It was noted by the experts that the top five riders had no penalties against them in both the show jumping and cross country - and finished with just their dressage penalties. A remarkable achievement - especially for those who went round the course later in the somewhat more slippery conditions.
In the final, cross country phase of the competition the riders that top the leader board from the first two phases go last and the crowds certainly stayed to watch the last few riders and see whether Avebury would make history.
It was a very exciting finish. Not only was there a very tight margin between Nicholson's two horses, but Sir Mark Todd was just one tenth of a penalty point behind Nicholson and Nereo.
Sir Mark & Front StreetEarlier in the day, Sir Mark Todd won the eighth running at Barbury of the Retrained Racehorse Eventing Championship title - a competition for racehorses that have not lasted long on the racetrack and are being retrained in another discipline - in this case as eventers.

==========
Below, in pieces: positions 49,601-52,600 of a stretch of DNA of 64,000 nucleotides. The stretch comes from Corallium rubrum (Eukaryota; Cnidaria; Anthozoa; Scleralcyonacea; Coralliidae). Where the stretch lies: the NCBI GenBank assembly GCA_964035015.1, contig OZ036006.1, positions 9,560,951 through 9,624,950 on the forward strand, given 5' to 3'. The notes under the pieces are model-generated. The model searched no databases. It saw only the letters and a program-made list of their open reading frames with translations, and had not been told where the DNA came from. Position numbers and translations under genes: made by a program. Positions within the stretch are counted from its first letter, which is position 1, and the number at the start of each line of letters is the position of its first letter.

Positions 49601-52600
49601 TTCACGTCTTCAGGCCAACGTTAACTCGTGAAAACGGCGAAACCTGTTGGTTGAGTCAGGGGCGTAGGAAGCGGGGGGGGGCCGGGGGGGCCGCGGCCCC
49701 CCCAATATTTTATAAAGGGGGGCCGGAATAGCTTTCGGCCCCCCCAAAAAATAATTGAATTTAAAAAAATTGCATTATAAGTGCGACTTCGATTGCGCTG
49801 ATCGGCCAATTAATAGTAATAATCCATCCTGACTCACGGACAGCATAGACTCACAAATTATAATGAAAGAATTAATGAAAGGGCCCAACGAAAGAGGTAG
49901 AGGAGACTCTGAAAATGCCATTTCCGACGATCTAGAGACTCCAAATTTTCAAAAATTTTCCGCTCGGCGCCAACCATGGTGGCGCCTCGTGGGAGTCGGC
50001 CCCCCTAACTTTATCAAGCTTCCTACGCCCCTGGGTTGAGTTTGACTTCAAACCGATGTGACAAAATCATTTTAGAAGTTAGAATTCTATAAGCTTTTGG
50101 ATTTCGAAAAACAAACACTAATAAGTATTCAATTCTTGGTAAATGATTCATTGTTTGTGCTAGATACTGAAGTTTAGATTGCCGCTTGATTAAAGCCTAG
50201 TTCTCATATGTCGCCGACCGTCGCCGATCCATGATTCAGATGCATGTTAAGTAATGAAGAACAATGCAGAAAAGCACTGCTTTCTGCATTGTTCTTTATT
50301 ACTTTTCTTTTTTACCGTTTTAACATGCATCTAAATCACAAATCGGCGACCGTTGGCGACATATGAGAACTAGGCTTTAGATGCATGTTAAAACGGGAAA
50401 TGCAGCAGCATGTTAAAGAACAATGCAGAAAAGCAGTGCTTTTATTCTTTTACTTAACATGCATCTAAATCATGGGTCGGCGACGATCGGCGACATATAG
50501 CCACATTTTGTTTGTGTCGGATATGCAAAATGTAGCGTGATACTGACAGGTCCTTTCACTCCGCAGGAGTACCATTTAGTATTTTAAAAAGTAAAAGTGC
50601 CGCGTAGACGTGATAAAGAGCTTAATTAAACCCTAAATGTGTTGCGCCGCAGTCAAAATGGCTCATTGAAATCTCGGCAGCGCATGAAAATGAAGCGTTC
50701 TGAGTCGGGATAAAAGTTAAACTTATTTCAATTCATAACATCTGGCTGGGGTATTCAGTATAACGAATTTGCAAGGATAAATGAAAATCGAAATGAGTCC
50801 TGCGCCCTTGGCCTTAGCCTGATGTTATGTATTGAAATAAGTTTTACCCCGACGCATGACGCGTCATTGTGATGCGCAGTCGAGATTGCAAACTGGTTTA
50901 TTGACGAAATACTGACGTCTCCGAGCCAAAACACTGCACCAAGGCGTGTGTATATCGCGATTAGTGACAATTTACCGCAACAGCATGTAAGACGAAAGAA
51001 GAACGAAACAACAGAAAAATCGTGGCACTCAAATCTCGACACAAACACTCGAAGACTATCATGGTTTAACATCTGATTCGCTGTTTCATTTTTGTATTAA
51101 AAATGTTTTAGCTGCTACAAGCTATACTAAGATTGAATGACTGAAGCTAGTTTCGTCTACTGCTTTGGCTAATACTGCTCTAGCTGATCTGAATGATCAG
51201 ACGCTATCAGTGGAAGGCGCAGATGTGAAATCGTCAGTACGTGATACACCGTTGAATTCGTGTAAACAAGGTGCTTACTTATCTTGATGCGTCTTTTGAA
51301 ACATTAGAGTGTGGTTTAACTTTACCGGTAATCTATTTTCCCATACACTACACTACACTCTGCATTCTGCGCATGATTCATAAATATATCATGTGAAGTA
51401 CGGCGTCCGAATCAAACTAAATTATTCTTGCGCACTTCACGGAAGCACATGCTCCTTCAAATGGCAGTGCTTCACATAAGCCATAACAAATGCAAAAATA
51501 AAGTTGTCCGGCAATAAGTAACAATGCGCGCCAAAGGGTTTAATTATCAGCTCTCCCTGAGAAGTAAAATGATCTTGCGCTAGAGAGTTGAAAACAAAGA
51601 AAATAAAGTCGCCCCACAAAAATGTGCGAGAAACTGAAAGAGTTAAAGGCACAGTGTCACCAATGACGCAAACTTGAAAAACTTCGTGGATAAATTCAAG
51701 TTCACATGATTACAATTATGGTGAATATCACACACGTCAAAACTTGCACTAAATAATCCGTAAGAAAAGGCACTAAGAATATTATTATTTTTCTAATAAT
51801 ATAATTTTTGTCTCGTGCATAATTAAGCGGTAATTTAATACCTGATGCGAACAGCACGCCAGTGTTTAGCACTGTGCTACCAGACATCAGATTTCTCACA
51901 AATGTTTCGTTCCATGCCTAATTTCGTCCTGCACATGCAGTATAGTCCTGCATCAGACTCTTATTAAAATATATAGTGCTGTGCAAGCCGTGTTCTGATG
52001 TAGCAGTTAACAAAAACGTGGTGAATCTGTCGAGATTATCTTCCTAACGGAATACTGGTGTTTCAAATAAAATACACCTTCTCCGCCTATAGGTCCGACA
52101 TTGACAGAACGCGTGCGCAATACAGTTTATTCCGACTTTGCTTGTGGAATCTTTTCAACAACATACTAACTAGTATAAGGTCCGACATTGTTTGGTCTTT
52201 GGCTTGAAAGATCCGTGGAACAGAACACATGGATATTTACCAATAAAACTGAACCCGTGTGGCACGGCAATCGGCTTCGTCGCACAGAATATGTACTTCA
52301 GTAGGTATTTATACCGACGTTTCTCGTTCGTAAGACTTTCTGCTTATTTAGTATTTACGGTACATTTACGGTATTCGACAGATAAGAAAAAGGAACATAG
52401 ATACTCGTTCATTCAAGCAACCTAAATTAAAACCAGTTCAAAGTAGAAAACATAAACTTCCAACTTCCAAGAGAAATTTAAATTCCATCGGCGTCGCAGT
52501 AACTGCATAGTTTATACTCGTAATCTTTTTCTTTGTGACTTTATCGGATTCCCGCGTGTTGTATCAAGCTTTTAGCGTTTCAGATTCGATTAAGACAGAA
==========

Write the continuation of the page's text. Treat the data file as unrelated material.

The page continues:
Sir Mark was riding Front Street. After his victory, Todd said: "I love thoroughbreds they have brilliant minds to work with. I used to train racehorses in New Zealand and now we've just won a big Retraining of Racehorses class here at Barbury proving their versatility. Front Street is such a genuine fellow and tries his heart out, which is typical of his breed."
Front Street, 11 years old, ran a total of eight times. In his most successful outing he took third place in a steeplechase at Plumpton. The competition is sponsored by the Retraining of Racehorses charity and the National Trainers Federation- the racehorse trainers' association.
[Click on photos to enlarge them.]
She is a familiar figure on the British eventing circuit - she wears dark clothes embroidered with her name and the name of her sponsors. She is about the same height as her two very long lenses - if you stacked one on top of the other. And you can tell she works outside in the sun.
Libby Law is a New Zealander and since 2011 she has worked in Britain for about six summer months each year. At the end of October, when her business visa runs out, she returns home for the New Zealand eventing and showjumping season.